The growing need for soldiers’ coordination, training and health, the increase in asymmetric warfare, and modernization programs in the military, among others, are some of the factors that are fueling the growth of the military wearables market. Wearable devices play an important role in improving the capabilities of the soldier.
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The U.S. military is turning to wearable technology to enhance soldiers’ capabilities and prevent injuries. In recent months, various Defense Department components have been cautiously applying diverse wearable technologies to gauge soldiers’ stress, monitor for COVID-19 spread, and other health- and performance-related purposes.
The Pentagon’s primary developer of advanced military, medical material products is exploring how it might operationalize wearable Traumatic Brain Injury, or TBI, prevention devices.
Specifically, the U.S. Army Medical Materiel Device Activity’s Warfighter Brain Health Project Management Office is exploring technologies — designed with the intent to be cleared by the Food and Drug Administration — that can protect service members from such traumas or at least reduce the severity of them, reports Brandi Vincent in NextGov.
“Identification of medical device technologies with such capabilities are essential to protect the warfighter and is vital to force protection and strength,” officials from that office wrote in a request for information.
In another story, the U.S. Army is conducting several studies designed to use wearable devices — special watches and rings that track heart rate, body temperature, and other physiological data — to evaluate how soldiers respond to stress and physical exertion.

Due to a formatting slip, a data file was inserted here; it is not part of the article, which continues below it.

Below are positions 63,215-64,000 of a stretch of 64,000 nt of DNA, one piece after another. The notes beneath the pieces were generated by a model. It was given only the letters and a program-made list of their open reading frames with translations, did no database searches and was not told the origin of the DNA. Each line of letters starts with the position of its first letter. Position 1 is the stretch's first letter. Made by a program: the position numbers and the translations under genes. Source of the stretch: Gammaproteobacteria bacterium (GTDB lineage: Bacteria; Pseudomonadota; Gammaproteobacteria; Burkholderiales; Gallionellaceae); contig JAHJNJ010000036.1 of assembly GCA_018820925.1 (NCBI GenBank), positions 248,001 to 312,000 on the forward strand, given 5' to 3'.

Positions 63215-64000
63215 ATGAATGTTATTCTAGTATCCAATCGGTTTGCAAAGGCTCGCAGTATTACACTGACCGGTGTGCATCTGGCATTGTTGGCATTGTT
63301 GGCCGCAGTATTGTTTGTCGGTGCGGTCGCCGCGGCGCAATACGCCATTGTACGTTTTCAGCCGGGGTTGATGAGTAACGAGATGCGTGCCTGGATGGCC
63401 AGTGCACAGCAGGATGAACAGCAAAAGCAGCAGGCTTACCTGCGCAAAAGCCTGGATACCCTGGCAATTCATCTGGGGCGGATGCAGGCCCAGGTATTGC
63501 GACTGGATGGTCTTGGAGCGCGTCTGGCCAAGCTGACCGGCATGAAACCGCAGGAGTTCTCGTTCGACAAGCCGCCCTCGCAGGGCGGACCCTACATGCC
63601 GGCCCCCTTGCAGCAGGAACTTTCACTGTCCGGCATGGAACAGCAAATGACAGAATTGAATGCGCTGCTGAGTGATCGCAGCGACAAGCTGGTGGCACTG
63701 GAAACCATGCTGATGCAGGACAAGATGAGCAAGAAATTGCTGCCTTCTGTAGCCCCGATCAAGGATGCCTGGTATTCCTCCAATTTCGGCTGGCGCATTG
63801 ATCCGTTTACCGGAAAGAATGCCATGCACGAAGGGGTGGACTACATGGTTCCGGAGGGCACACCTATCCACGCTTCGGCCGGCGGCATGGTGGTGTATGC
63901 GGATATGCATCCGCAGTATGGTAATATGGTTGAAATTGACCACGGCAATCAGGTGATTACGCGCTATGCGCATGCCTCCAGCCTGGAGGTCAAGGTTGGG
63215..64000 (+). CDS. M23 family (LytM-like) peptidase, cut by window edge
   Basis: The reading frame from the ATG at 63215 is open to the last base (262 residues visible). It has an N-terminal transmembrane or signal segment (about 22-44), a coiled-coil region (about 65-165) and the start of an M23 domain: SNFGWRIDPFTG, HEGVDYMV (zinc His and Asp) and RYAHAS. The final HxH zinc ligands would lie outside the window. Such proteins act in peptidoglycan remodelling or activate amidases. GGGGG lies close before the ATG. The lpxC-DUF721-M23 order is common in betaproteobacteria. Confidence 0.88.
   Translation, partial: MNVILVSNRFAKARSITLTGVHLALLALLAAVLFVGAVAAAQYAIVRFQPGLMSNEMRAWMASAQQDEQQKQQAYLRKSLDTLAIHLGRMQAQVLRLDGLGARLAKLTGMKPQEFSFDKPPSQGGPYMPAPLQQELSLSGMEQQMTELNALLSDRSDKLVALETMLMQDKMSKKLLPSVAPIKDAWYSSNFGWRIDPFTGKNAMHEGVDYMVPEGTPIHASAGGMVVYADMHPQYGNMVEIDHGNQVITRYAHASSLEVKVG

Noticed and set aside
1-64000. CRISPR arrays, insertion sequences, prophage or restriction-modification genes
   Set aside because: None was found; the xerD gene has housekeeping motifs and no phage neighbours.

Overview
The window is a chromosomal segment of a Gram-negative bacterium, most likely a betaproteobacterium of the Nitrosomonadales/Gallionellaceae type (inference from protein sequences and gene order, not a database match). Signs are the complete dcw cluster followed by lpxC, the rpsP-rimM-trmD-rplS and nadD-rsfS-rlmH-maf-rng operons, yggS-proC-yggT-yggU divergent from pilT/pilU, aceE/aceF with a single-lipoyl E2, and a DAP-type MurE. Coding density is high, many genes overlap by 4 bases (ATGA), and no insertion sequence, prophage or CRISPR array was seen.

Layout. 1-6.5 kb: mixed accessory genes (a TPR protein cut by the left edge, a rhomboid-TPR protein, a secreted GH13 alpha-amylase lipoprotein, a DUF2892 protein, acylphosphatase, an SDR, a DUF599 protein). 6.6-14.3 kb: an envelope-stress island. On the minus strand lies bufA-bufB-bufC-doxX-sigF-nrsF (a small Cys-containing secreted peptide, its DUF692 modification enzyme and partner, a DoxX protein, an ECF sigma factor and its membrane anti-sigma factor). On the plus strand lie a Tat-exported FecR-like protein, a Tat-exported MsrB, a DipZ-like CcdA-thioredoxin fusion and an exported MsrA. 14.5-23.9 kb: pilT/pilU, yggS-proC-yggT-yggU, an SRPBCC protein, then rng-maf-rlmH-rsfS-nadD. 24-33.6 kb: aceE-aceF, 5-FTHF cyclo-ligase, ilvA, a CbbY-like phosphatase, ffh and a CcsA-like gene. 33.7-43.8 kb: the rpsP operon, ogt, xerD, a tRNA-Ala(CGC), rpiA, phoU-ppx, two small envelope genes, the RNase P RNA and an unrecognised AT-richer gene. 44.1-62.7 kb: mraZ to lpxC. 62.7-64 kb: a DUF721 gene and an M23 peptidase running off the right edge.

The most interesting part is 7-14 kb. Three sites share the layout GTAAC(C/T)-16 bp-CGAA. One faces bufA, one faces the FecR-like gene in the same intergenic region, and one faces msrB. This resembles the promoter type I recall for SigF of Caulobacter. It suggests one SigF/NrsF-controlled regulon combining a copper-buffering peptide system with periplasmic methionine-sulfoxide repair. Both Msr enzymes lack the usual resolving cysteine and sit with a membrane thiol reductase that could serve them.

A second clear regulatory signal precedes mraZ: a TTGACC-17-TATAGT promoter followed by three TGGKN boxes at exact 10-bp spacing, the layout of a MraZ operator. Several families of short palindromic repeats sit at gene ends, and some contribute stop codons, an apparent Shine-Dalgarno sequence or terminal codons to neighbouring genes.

These devices also can be used for cognitive training to help soldiers learn how to cope with stress more effectively, increasing their physical performance, according to the experts from Booz Allen Hamilton, a firm that offers consulting, analysis, and engineering services to the public and private sector organizations.
“We know that performance originates in the brain; by knowing that, we, as performers, can either set ourselves up for success or failure simply based on these conscious thoughts,” Lindsay Blaine, cognitive performance coach at Booz Allen Hamilton, said during a webinar focusing on the cognitive training and the mind and body connection.
Jannell MacAulay is a retired Air Force lieutenant colonel and expert in human performance training. She believes self-awareness is the key to coping in high-stress situations, writes Matthew Cox in Military.com.
“There is some stress that is actually good for us. And so when we get that … anxiousness, our performance will actually go up,” she said.
The U.S. Army is conducting a study to measure the mental health of troops operating in extremely cold environments. As part of the study, about 1,000 soldiers from the 25th Infantry Division in Alaska are wearing Whoop biofeedback devices.
Another 530 members of the 10th Mountain Division at Fort Drum, New York, are participating in a yearlong human performance study that has them wearing similar devices to track not just physical exertion but also how their heart rate responds to stress.
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According to Michael Baum, branch chief of the Army’s Combat Capabilities Development Command Aviation and Missile Center, the Army is hoping that some of the data taken from these biofeedback devices will help the service design more effective training scenarios as part of its synthetic training environment, an effort to create realistic training simulations using gaming technology.
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